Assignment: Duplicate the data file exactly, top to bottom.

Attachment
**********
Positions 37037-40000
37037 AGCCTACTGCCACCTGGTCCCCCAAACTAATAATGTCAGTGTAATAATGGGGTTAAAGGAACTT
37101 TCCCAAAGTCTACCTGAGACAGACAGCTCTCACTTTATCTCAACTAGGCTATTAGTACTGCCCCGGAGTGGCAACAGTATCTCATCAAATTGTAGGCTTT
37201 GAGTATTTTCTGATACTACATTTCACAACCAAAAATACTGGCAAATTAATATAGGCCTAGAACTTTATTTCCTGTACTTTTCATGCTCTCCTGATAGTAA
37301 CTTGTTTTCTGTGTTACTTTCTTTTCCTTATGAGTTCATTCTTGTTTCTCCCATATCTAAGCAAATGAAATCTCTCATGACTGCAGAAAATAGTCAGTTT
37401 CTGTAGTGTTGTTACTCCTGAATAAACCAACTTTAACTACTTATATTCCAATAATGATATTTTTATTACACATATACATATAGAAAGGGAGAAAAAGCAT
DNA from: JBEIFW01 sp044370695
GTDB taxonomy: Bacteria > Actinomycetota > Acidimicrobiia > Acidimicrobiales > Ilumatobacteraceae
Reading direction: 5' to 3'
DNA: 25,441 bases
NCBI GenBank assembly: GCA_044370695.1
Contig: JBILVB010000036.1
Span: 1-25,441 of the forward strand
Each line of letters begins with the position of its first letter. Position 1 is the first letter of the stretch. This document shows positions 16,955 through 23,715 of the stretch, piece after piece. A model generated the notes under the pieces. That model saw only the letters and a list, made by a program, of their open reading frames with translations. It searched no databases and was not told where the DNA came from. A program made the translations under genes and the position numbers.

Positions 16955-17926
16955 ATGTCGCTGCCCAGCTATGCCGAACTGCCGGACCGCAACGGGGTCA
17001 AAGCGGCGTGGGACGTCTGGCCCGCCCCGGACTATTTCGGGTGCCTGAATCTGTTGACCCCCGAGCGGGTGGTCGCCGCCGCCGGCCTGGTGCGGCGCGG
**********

Positions 37037-40000
37037 AGCCTACTGCCACCTGGTCCCCCAAACTAATAATGTCAGTGTAATAATGGGGTTAAAGGAACTT
37101 TCCCAAAGTCTACCTGAGACAGACAGCTCTCACTTTATCTCAACTAGGCTATTAGTACTGCCCCGGAGTGGCAACAGTATCTCATCAAATTGTAGGCTTT
37201 GAGTATTTTCTGATACTACATTTCACAACCAAAAATACTGGCAAATTAATATAGGCCTAGAACTTTATTTCCTGTACTTTTCATGCTCTCCTGATAGTAA
37301 CTTGTTTTCTGTGTTACTTTCTTTTCCTTATGAGTTCATTCTTGTTTCTCCCATATCTAAGCAAATGAAATCTCTCATGACTGCAGAAAATAGTCAGTTT
37401 CTGTAGTGTTGTTACTCCTGAATAAACCAACTTTAACTACTTATATTCCAATAATGATATTTTTATTACACATATACATATAGAAAGGGAGAAAAAGCAT
DNA from: JBEIFW01 sp044370695
GTDB taxonomy: Bacteria > Actinomycetota > Acidimicrobiia > Acidimicrobiales > Ilumatobacteraceae
Reading direction: 5' to 3'
DNA: 25,441 bases
NCBI GenBank assembly: GCA_044370695.1
Contig: JBILVB010000036.1
Span: 1-25,441 of the forward strand
Each line of letters begins with the position of its first letter. Position 1 is the first letter of the stretch. This document shows positions 16,955 through 23,715 of the stretch, piece after piece. A model generated the notes under the pieces. That model saw only the letters and a list, made by a program, of their open reading frames with translations. It searched no databases and was not told where the DNA came from. A program made the translations under genes and the position numbers.

Positions 16955-17926
16955 ATGTCGCTGCCCAGCTATGCCGAACTGCCGGACCGCAACGGGGTCA
17001 AAGCGGCGTGGGACGTCTGGCCCGCCCCGGACTATTTCGGGTGCCTGAATCTGTTGACCCCCGAGCGGGTGGTCGCCGCCGCCGGCCTGGTGCGGCGCGG